Krannert: Designing for Instincts in Presidential Politics
When Donald Trump defeated Hillary Clinton in the 2016 U.S. presidential election, many voters and political pundits were surprised by the outcome.
But the campaign strategies used by the opposing candidates were entirely predictable, says Karthik Kannan, an expert in big data who studies systems that exploit instincts and biases to nudge human behavior.
Kannan, the Thomas Howatt Chaired Professor in Management at Purdue University, has pioneered a research concept called “design for instincts” that he defines as designing systems in a manner that is instinctually appealing and allows people to respond intuitively. He says the approach has subtle and far-reaching implications not only for business, but also for politics.
“It is a very simple yet profound concept,” says Kannan, who also serves as director of the Krannert School’s Business Information and Analytics Center (BIAC). “If we can successfully use a marketing campaign to appeal to the human instincts of a targeted audience to achieve a desired business outcome, why can’t the same strategies be applied to a political campaign?”
In the retail industry, for example, one common strategy is to shape consumer behavior by manipulating the supply chain. Kannan says companies can simply restrict the number of items that are available at a store, which creates scarcity and makes people instinctually want to buy a product before its inventory is exhausted.
“Running out of stock, which is typically to be avoided in a supply-chain context, becomes a key attribute in helping to sell the product,” he says.
According to Kannan, the trend toward design for instincts in politics actually emerged during the 2012 presidential race with the introduction of Orca, a web application designed by GOP candidate Mitt Romney’s campaign to “get out the vote” in underperforming Republican precincts.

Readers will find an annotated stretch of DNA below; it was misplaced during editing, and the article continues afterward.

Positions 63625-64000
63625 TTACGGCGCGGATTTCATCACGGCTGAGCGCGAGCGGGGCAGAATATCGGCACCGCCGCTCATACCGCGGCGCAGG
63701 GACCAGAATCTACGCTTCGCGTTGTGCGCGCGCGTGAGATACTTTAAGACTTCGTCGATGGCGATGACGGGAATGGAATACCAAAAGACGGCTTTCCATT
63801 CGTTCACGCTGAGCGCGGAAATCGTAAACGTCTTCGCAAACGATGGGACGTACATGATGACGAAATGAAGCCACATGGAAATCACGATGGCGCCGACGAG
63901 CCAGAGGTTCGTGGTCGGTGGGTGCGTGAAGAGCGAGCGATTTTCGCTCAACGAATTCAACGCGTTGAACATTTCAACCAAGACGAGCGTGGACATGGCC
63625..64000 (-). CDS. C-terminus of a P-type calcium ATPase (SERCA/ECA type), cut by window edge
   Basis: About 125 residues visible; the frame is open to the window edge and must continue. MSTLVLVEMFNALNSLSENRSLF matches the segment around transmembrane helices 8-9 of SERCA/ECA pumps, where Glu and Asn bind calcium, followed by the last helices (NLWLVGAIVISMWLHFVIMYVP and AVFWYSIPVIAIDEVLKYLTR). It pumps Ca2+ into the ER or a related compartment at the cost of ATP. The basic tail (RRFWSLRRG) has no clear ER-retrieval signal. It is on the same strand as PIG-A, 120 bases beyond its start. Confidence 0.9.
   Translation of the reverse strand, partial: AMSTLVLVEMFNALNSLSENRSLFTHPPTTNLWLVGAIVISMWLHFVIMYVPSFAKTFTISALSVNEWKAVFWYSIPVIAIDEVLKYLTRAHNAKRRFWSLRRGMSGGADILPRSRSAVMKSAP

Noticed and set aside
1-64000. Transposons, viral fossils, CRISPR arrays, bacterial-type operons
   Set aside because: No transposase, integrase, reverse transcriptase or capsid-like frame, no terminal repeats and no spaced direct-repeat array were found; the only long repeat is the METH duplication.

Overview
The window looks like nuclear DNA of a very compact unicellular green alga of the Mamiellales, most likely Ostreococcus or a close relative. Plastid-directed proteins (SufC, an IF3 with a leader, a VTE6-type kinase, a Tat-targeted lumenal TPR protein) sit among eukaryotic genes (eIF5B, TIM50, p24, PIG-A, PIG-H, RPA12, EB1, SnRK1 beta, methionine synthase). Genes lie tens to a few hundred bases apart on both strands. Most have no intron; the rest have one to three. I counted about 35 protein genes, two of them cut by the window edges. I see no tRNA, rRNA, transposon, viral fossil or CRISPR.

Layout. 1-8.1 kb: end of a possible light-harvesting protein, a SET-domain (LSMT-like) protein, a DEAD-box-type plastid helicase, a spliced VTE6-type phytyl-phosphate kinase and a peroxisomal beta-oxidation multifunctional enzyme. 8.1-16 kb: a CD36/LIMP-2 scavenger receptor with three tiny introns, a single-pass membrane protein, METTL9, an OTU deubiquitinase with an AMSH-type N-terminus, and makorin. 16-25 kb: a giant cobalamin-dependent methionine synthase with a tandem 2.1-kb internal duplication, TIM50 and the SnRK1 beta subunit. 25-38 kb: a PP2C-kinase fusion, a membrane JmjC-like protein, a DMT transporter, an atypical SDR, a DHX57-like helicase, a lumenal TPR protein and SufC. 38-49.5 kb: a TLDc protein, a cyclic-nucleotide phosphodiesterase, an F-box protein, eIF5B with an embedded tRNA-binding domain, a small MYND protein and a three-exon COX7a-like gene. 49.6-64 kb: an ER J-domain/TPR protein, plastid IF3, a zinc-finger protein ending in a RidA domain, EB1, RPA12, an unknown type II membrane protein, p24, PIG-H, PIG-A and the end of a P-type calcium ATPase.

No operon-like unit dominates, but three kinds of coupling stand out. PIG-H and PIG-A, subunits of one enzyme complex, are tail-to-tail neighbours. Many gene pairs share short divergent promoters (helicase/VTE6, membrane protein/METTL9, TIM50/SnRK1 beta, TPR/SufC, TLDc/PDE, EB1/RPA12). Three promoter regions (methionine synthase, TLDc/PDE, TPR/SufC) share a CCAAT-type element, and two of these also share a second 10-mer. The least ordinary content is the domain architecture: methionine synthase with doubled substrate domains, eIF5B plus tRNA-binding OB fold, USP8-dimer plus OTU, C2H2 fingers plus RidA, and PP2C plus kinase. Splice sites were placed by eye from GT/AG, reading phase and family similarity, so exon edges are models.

The platform was created as a countermeasure to Narwhal, a computer program used by President Barack Obama’s reelection team that relied on data analytics to micro-target Democratic voters.
Although technical problems ultimately led to Orca’s failure, Kannan believes the Obama team’s success with Narwhal signaled a foundational shift in how political campaigns are now being conducted.
“If the 2012 election was about big data, the 2016 election was undoubtedly about design for instincts,” he says. “No other domain has a more significant appeal to instincts than politics — it is embedded in our societies and nearly every form of government. In fact, politics is one of the few contexts where we truly talk about ‘grassroots’ and how to excite a particular base of people. No matter which party voters favor, they argue for their position from the standpoint of instincts.”
At its most genteel level, Kannan says design for instincts in politics is exemplified by the traditional differences between conservatives and liberals.
“A number of my Democratic friends argue from the position of compassion for their fellow citizens when asking for governmental interventions or regulations,” he says. “Similarly, a number of my Republican friends argue from the position of freedom when rejecting government interventions and regulations. There is a clear demarcation of views and rarely people switch positions.”
At a more base level, however, the differences can become murky and divisive.
“Political parties are organized like teams, so elections become a form of competition between opposing sides,” Kannan says. “When we compete, our instincts to behave like warring tribes kicks in. That’s why we continue to see conflicting and sometimes irrational policies and actions pursued by both parties.”
While one party might support its position on gun control or border security by appealing to people’s instinctual fear of violence and desire for safety, for example, the other party might appeal to the same instincts to support its position on defense spending or immigration.
“Our individual instincts to support the positions of our chosen party and our tribal instincts to war with one another are the key motivators for engagement in politics,” Kannan says. “Arousing either or both of these instincts is fundamental to driving successful campaigns.”
And regardless of whom you supported in the 2016 presidential election, Kannan says it’s clear that the Trump campaign was more effective at designing for the instincts of voters than the Clinton campaign.
Duplicating or countering that success in November’s midterm elections will be difficult for either party because the logistics and dynamics of state and local politics vary so widely, Kannan says. But he expects the trend toward design for instincts in presidential politics to evolve and grow even stronger as the 2020 election draws closer.
“Technology inevitably matures, so it doesn’t take a giant leap in logic to realize that what worked for Trump in 2016 could produce very different results in the next presidential election,” Kannan says. “If either party focuses only on its past successes or failures, they are likely to be outwitted.”